The country has an area of 32,369 square miles and a population of 8.3 million. During previous reporting periods the country experienced some immigration from countries such as Turkey and Bosnia-Herzegovina, which increased the number of Muslims. The Muslim community more than doubled between 1991 and 2001 to 339,000, or 4.2 percent of the population. Estimates for 2008 indicate that there are approximately 400,000 Muslims in the country. Immigration has slowed down due to the gradual introduction of a quota system in the late 1990s.
According to the 2001 census, membership in major religious groups is as follows: Roman Catholic Church, 74 percent; Lutheran and Presbyterian Churches (Evangelical Church-Augsburger and Helvetic confessions), 4.7 percent; Muslim community, 4.2 percent; Eastern Orthodox (Russian, Greek, Serbian, Romanian, and Bulgarian), 2.2 percent; other Christian churches, 0.9 percent; Jehovah's Witnesses, 0.3 percent; other non-Christian religious groups, 0.2 percent; and Jewish community, 0.1 percent. Atheists account for 12 percent, and 2 percent do not indicate a religious affiliation.
According to a poll by the German market research institute FESSEL-GfK conducted in June and July 2007, 81 percent of respondents stated that they belong to a church or religious group. Of that number, 2 percent attend services more than once a week, 10 percent attend weekly, 9 percent attend a minimum of once a month, 26 percent attend several times a year (on special occasions), and 53 percent rarely attend.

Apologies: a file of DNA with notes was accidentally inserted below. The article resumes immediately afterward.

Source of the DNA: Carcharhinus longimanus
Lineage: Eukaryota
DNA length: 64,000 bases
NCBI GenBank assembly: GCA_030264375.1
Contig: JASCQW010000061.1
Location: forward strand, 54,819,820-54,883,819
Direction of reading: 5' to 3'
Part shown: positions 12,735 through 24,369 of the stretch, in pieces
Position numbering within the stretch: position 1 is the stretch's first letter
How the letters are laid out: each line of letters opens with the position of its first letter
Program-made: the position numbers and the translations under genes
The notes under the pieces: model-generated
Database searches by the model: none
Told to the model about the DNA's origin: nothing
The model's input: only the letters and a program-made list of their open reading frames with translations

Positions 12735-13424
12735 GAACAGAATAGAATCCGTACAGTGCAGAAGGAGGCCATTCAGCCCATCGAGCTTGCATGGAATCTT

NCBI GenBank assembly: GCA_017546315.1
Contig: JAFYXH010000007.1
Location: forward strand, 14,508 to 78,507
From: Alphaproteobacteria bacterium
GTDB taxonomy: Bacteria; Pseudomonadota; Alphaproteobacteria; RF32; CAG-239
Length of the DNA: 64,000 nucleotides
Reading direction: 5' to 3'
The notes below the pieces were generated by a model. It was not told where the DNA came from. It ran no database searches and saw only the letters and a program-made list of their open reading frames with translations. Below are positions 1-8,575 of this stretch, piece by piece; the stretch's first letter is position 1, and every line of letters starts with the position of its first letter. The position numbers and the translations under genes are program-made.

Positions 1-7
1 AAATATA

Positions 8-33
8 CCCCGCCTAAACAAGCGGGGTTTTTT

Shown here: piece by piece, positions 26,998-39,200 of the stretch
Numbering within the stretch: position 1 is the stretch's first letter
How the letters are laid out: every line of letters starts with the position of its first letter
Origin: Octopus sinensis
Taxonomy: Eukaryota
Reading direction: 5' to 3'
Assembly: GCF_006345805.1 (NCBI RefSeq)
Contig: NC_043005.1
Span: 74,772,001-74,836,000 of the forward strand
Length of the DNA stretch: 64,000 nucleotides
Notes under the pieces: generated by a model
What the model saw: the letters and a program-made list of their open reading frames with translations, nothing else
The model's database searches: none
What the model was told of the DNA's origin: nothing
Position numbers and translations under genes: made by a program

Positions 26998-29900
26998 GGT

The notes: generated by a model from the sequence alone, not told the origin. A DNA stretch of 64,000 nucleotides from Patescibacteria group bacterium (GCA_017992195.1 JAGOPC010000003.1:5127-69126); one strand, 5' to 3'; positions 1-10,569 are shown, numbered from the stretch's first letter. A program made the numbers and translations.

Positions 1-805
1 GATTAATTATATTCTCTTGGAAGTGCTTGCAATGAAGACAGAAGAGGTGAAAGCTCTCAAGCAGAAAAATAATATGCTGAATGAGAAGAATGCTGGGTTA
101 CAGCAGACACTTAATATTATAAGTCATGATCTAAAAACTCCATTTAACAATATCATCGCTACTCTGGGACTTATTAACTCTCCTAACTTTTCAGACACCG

The provinces of Carinthia (10.3 percent) and Burgenland (13.3 percent) have higher percentages of Protestants than the national average of 4.7 percent.
A large number of immigrants come from the Balkans and Turkey, and these groups are largely Orthodox and Muslim respectively. The number of Muslims is higher than the national average of 4.2 percent in Vienna (7.8 percent) and the province of Vorarlberg (8.4 percent), where industry draws a disproportionately higher number of guest workers from Turkey and the former Yugoslavia.
The vast majority of groups considered "sects" by the Government are small organizations with fewer than one hundred members. Among the larger groups is the Church of Scientology, which claims between 5,000 and 7,000 members, and the Unification Church, with approximately 700 adherents. Other groups termed "sects" include Divine Light Mission, Eckankar, Hare Krishna, the Holosophic Community, the Osho Movement, Sahaja Yoga, Sai Baba, Sri Chinmoy, Transcendental Meditation, Center for Experimental Society Formation, Fiat Lux, Universal Life, and The Family.